February 20, 2012
Long time readers will know that Mr. Karen and I have been going to Kansas concerts together longer than we’ve been married—and we’ve been married a long time. It seemed like a mean twist of fate when we found out that they’d be doing two shows within a hundred miles of our house during the one week in February that we’d planned to not be at our house but rather at our condo in Idaho. Making us even more bummed that we’d have to miss them was the fact that they were doing both shows with opening band we’d liked so much last fall, District 97. But then a couple other things happened that made us think perhaps the universe was trying to tell us to move our ski trip, and after some discussion and pounding on the Delta Airlines website, that’s what we ended up doing. The most reasonable next step would have been just to get tickets for the show closer to our house for the Friday night and call it good, but since we’d already spent the money on those airline change fees it somehow seemed like it wouldn’t be that much more to go ahead and see the Thursday show, too, even though the geography meant we’d also have to get a hotel room that night to have any chance of getting enough sleep to be alert the next day.
Thus it came to pass that this past Thursday after work I met my husband at hotel, where we dropped off our overnight bags and got into one car to drive north to the Temple Theater in Saginaw. We’d gotten our tickets the old fashioned way, in the mail, and they came with an information sheet that gave instructions on free parking in a lot on the other side of the freeway from the theater, from which there was supposed to be a shuttle. We went there and saw no attendants or signs, only a few vehicles, and a gate that could be locked trapping us in the lot if something happened and we were delayed getting back after the show. We weren’t getting a warm fuzzy feeling about the whole thing, so we drove over by the theater and found parking at the ramp right across the street for only $5. The theater wasn’t as ornate as some of the ones from this era that we’ve been to, which made me feel more comfortable about being there in casual concert duds. The building was nicely restored (it even had huge modern bathrooms, a pleasant surprise), and everyone who worked there that I talked to was very friendly. Mr. and I chatted with the couple at the District 97 merch table for a bit before we went in; as it turned out, we were sitting two rows behind them in the theater so we chatted more at intermission and after the show as well. They’ve seen Kansas in more than 30 states, way more than we have. Our seats were great, as was the show. The guys next to me for some reason decided they needed to have a loud conversation during Kansas’s set, but they did quiet down when Mr. Karen gestured at them (they also left early; I don’t think they were super fans). We were still in the theater when one of the roadies came out to toss some of Phil Ehart’s used drumsticks into the remaining crowd, and for the first time ever, Mr. Karen got one. That’s a nice souvenir, as was the signature Mr. Karen got on our new Leslie Hunt CD (she’s the lead vocalist in District 97 and was in the top 20 on American Idol one year). We made it back to our hotel and into bed only a few hours after our normal time for a weeknight.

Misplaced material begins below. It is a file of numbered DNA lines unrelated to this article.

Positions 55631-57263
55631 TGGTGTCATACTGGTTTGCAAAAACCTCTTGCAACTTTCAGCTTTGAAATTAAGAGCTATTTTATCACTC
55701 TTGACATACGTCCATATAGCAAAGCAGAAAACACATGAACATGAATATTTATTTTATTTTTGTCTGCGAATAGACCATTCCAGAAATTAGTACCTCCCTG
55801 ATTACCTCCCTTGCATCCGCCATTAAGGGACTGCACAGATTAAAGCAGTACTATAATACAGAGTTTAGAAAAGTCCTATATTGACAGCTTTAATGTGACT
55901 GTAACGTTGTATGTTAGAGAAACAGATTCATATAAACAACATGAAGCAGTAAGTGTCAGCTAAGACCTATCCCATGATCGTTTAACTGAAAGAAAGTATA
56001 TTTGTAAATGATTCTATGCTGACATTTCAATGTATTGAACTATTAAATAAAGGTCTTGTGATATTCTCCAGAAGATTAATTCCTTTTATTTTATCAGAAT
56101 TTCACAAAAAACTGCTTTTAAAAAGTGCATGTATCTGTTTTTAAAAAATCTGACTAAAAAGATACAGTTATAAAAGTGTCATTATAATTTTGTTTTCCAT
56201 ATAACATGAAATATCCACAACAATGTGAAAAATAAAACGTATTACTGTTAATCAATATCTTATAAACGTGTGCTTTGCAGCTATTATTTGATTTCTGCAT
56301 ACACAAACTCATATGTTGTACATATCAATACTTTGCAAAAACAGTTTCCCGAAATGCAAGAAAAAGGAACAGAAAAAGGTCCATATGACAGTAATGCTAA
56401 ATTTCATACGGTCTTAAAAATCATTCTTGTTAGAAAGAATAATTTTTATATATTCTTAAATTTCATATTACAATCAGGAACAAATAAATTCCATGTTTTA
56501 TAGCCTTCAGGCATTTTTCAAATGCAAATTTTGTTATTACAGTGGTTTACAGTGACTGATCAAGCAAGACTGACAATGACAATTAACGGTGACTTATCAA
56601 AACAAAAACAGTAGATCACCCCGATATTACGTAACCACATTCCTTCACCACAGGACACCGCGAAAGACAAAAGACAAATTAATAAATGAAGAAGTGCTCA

After work on Friday, Mr. Karen and I met for a quick dinner at a sub shop close to that night’s venue, the Andiamo Celebrity Showroom in Warren, a place we’d never been before and about which we couldn’t find many reviews online so weren’t sure what to expect. My initial impression was not positive; they forced everyone to valet park, which I was not expecting and which I don’t especially like even if I am expecting it. I want to be able to park my own car, keep my keys, and have a few moments to collect myself before having to get out and deal with people. I perked up some when we got inside and saw our merch table friends from the night before; it was nice to chat with them again. Those good feelings were tamped back down when we got into the theater and saw the seating, which was at skinny tables arranged in such a way that only about six people in the whole back section of the room had a chance at a decent view (and even they had to deal with the constant parade of servers and guests walking back and forth). The tables and chairs were so packed together that it was worse than flying coach, and when I moved my chair a bit to have more room for my legs, an usher came along and reprimanded me for blocking the aisle (which at the time had her and two other people in it directly behind me, so it was not as if I’d left no space for anyone to get through). When I went to use the restroom, I got even crankier; there were only a handful of stalls for this 1000-seat venue, and the bathrooms were situated such that the lines for both women’s and men’s rooms spilled out into the same hallway after just a few people were in them, which hampered access even more. I was so very happy that we’d decided to go to the show at the Temple the night before, because at this one, I really couldn’t see much at all, despite being only about 15 yards from the stage. Before the show, we thought they’d be projecting the stage view onto the large screens hanging from the ceiling around the room, mitigating the poor sightlines, but they did not. The only thing those screens were used for was to play, loudly, commercials for Andiamo during intermission. Once the show ended, most people headed for the lobby to get into the valet line. Because the lobby is very small, this meant there was pretty much no way to get to the bathrooms or the merch tables or outside to get a breath of fresh air. I suppose I could have started pushing and jamming people with my elbows, but instead, Mr. Karen and I explored the back and sides of the room and found we could sneak out a side door if we went behind the curtain forming the backstage area, so that’s what we did. I am no huge fan of WalMart, but the 24-hour SuperCenter across the street was my best friend just then; their bathrooms were large and easy to access and strolling around the store was quite relaxing compared to being trapped in Andiamo. There was still a line for the valet when we returned for my car about forty five minutes after the show ended, but eventually I was reunited with my Fusion and made it home before falling asleep.